Writers: John Hickman and Steve Robertson
Director: James Callas Ball
Reviewer: Richard Maguire
Football and theatre may seem to be uneasy bedfellows but, in the last few years, we’ve had quite a number of shows about the “Beautiful Game”. As well as The Pass, and Jumpers for Goalposts, Bend it Like Beckham scored in the West End and Patrick Marber’s The Red Lion, first seen at the National Theatre in 2015, is being quickly revived this autumn at The Trafalgar Studios. Deadline Day, the latest football play, while not quite up there in the Premier League, won’t be facing relegation this season.
Up-and-coming player Danny Walters, accompanied by his ambitious agent, Rachel, is in a limousine on his way to London to sign a contract with Chelsea. The only problem is that their driver, old-school Trevor, doesn’t want Danny to leave the unspecified Northern club and has pulled up on the hard shoulder of the motorway to try and convince the young soccer star to stay with United. It’s a Faustian tale with Danny likely to triple his wages with the London club and Mephistophelian Rachel seduces him further with promises of sponsorship deals with Mercedes, Rolex and Adidas.
In spite of Rachel’s claim that “football is a business, and Danny is a commodity”, Victoria Gibson’s performance allows us to see glimmers of responsibility behind the pound signs in the agent’s eyes, and so we are never quite sure where the story is headed. Will Danny, played with just the right amount of sullen innocence by newcomer Tevye Mattheson, heed the advice that Trevor, a wistful Mike Yeaman, doles out and go back up North? With only three fold-up chairs on the stage, the three cast members do well to propel this narrative and it is a wise decision to let the actors roam the stage even though they are meant to be imprisoned in a car.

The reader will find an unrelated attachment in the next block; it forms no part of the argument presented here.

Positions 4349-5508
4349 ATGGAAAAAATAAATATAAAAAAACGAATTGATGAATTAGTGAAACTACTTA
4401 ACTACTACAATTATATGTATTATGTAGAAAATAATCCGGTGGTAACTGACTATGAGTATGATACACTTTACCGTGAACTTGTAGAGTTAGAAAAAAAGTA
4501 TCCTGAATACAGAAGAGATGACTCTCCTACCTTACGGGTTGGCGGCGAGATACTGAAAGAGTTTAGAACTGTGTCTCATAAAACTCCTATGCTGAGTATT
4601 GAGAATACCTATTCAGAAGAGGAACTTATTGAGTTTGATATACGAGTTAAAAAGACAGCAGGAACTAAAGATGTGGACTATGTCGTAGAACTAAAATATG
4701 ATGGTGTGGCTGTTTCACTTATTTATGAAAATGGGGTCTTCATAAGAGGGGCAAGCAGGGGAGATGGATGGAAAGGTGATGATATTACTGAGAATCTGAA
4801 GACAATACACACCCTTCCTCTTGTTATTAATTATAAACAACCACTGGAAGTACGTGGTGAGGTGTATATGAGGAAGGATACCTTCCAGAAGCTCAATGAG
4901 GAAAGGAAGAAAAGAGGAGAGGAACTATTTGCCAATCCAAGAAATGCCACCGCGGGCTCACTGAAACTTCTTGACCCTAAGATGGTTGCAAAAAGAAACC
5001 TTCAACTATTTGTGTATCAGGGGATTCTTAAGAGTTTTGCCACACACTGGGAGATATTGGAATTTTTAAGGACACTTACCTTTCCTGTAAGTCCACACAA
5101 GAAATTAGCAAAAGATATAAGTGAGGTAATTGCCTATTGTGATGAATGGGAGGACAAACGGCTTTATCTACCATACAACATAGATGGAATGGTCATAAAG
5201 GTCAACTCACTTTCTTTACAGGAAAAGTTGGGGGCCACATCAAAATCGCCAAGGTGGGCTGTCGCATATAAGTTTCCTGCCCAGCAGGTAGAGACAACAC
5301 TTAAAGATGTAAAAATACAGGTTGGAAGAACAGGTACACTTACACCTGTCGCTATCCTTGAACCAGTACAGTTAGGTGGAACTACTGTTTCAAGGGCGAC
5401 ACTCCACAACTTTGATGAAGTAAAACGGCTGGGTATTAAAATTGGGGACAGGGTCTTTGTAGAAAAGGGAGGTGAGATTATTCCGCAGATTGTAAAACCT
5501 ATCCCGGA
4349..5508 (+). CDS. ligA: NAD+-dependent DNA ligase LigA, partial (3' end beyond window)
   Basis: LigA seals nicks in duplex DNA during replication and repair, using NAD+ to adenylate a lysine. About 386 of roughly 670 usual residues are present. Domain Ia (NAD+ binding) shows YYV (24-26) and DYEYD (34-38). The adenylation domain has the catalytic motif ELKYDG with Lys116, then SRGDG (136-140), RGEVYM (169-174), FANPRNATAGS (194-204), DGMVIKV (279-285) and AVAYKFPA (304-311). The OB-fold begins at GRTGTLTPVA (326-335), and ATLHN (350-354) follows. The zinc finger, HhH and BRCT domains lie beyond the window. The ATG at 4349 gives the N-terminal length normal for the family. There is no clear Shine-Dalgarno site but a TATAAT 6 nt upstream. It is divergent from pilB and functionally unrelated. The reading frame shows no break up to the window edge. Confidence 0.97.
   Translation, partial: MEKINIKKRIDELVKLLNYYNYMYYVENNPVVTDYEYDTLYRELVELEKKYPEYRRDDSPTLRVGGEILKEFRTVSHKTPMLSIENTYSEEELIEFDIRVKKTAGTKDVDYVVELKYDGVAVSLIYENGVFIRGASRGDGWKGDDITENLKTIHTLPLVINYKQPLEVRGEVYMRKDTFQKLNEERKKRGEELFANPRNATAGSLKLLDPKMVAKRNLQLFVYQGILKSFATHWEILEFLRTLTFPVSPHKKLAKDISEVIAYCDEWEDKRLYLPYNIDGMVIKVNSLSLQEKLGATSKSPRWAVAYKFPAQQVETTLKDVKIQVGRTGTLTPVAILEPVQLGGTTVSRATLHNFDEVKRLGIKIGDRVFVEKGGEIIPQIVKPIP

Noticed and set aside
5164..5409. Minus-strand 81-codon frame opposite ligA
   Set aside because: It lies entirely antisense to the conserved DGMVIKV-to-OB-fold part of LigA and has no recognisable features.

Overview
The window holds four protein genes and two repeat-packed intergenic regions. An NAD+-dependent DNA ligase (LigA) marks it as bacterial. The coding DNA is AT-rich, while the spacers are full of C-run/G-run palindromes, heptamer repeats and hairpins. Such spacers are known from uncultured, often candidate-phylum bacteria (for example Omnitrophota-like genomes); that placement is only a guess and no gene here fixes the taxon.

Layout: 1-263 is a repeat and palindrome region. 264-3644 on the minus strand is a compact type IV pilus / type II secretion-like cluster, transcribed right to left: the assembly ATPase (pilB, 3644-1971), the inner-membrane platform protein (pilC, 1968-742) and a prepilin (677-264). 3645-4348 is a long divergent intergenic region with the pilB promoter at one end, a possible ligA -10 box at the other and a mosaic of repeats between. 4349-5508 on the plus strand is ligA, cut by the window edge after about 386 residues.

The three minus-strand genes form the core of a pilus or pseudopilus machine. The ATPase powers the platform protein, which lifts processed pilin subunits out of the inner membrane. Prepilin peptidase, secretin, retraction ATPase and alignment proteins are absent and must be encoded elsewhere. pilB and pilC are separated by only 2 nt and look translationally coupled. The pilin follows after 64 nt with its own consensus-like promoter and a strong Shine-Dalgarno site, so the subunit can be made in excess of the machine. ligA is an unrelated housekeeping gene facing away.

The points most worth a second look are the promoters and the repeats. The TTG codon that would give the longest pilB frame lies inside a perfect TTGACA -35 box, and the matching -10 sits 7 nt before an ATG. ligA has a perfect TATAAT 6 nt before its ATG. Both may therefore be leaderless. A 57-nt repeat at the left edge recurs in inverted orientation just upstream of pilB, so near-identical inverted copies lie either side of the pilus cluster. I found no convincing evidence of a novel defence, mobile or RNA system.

What makes a success out of football plays such as The Pass is the fact that the game is used to illuminate other issues such as racism, homophobia, and sexism, more familiar themes on stage, perhaps, than the discussion of the offside rule. However, in Deadline Day, writers John Hickman and Steve Robertson have made football the focus of their play.
Set on transfer deadline day, when all clubs have to complete their buying and selling of players, this play explores the consequences of these multimillion-pound deals on both the players and the fans. These ideas make for a good spectator sport and are certainly more gripping than the more traditional aspects of the plot such as Trevor’s backstory.
At only 50 minutes long, Deadline Day is a game of one half with a few minutes of extra time added on for good measure. It could do with another half (or another half-hour) as it would be interesting to follow Danny’s journey a little further and see whether his decision was the right one. Without this deeper reflection, the play, despite its aims, seems a little slight. The balls in Deadline Day don’t quite hit the back of the net.
Runs until 16 September 2017 | Image: Contributed